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What are data centers, and gow they are changing?

A data center is a physical facility that enterprises use to house their business-critical applications and information. As they evolve, it’s important to think long-term about how to maintain their reliability and security.

What is a data center?

Data centers are often referred to as a singular thing, but in actuality they are composed of a number of technical elements. These can be broken down into three categories:

  • Compute: The memory and processing power to run the applications, generally provided by high-end servers
  • Storage: Important enterprise data is generally housed in a data center, on media ranging from tape to solid-state drives, with multiple backups
  • Networking: Interconnections between data center components and to the outside world, including routers, switches, application-delivery controllers, and more

These are the components that IT needs to store and manage the most critical systems that are vital to the continuous operations of a company. Because of this, the reliability, efficiency, security and constant evolution of data centers are typically a top priority. Both software and hardware security measures are a must.

In addition to technical equipment, data centers also require a significant amount of facilities infrastructure to keep the hardware and software up and running. This includes power subsystems, uninterruptable power supplies (UPS), ventilation and cooling systems, backup generators and cabling to connect to external network operators.

Data-center architecture

Any company of significant size will likely have multiple data centers, possibly in multiple regions. This gives the organization flexibility in how it backs up its information and protects against natural and man-made disasters such as floods, storms and terrorist threats. How the data center is architected can require some difficult decisions because there are almost unlimited options. Some of the key considerations are:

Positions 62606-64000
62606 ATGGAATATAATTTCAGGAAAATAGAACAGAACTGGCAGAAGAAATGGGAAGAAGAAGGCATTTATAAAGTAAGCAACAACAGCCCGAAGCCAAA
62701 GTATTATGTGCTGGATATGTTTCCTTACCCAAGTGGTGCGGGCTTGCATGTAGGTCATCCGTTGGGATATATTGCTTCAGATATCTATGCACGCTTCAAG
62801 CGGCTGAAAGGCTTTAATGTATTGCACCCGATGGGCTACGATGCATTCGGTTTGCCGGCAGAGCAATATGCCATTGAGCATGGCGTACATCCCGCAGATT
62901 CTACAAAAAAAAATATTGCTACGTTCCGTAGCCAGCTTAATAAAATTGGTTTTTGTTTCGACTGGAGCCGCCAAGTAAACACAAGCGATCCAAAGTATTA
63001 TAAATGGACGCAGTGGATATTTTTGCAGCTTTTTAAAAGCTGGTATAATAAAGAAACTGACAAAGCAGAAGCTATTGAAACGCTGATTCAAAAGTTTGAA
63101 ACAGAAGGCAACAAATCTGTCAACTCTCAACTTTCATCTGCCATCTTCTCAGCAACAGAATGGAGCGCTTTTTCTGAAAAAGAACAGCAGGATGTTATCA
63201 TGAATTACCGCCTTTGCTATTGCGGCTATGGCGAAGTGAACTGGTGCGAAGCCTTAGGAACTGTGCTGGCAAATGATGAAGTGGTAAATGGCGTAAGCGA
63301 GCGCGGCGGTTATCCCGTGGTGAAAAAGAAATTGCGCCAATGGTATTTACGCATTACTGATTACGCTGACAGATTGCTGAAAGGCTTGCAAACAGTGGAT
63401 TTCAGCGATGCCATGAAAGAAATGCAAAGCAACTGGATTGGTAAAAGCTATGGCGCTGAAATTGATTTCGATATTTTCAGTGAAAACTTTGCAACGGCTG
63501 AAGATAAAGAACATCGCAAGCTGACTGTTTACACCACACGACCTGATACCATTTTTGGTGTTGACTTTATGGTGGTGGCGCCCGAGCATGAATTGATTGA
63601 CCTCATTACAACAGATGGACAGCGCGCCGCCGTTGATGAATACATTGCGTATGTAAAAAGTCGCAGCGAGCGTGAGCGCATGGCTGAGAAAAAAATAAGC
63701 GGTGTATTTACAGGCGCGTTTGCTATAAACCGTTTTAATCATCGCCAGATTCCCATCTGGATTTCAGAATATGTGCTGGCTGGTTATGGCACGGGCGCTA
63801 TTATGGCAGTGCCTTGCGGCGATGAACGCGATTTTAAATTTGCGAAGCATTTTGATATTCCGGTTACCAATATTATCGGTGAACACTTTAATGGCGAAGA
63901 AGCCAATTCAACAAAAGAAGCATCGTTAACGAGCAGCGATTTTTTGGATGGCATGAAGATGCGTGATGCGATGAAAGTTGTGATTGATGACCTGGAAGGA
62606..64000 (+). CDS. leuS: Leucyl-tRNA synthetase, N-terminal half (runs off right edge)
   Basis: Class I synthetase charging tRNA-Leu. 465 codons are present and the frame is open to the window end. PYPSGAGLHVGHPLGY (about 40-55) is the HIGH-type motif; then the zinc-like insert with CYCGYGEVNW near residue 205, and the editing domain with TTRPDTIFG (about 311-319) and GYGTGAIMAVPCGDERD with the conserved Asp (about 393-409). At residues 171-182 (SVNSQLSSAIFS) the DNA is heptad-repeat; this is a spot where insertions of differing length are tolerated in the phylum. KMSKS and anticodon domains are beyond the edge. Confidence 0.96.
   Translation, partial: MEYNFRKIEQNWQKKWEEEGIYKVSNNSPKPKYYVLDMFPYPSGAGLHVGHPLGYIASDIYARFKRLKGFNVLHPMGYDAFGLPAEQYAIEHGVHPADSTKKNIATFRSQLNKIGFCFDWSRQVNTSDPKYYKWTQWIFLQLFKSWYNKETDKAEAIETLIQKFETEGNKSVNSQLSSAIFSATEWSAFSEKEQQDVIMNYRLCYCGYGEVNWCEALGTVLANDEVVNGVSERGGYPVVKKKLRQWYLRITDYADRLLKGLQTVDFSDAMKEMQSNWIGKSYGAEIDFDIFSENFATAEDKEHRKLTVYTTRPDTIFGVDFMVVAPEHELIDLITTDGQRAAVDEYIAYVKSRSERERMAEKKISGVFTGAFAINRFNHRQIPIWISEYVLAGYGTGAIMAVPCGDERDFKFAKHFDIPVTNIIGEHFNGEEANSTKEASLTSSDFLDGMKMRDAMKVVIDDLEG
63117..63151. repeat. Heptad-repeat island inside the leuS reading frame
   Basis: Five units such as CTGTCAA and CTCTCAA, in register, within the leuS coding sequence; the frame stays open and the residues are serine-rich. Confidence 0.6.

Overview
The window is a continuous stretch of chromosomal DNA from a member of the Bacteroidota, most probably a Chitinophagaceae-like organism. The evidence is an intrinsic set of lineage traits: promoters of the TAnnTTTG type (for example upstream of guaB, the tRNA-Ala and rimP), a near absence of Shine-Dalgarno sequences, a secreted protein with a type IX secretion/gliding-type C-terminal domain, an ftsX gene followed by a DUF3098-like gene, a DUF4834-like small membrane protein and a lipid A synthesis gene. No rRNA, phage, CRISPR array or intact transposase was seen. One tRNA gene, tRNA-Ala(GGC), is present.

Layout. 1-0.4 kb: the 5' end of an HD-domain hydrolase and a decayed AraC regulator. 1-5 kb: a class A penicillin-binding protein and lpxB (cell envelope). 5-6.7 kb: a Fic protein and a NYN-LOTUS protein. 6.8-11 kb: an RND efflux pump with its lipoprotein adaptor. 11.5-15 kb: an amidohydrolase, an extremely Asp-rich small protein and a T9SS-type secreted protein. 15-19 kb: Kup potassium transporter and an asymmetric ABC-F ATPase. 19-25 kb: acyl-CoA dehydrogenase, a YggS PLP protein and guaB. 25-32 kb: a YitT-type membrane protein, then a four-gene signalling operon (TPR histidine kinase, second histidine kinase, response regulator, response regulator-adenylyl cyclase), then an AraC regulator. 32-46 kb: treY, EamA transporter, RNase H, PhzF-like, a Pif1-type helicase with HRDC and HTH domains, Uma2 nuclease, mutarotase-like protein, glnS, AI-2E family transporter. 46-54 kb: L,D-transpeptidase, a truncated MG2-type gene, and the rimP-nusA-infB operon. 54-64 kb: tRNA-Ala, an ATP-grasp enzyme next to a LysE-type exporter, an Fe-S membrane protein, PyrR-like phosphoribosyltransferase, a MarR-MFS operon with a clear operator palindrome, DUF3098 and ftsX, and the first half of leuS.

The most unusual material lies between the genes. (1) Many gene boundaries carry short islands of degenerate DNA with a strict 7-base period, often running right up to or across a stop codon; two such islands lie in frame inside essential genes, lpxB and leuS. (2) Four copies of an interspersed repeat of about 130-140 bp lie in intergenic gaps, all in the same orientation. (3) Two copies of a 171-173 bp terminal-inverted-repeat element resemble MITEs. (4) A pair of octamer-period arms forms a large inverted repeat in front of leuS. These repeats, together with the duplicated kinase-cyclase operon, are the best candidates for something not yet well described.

• Does the business require mirrored data centers?
  • How much geographic diversity is required?
  • What is the necessary time to recover in the case of an outage?
  • How much room is required for expansion?
  • Should you lease a private data center or use a co-location/managed service?
  • What are the bandwidth and power requirements?
  • Is there a preferred provider?
  • What kind of physical security is required?

Answers to these questions can help determine how many data centers to build and where. For example, a financial services firm in Manhattan likely requires continuous operations as any outage could cost millions. The company would likely decide to build two data centers within close proximity, such as one in New Jersey and one in Connecticut, that mirror each another. One of them could then be shut down entirely with no hit to operations because the company could run off the other.

Copyright © 2020 IDG Communications, Inc.

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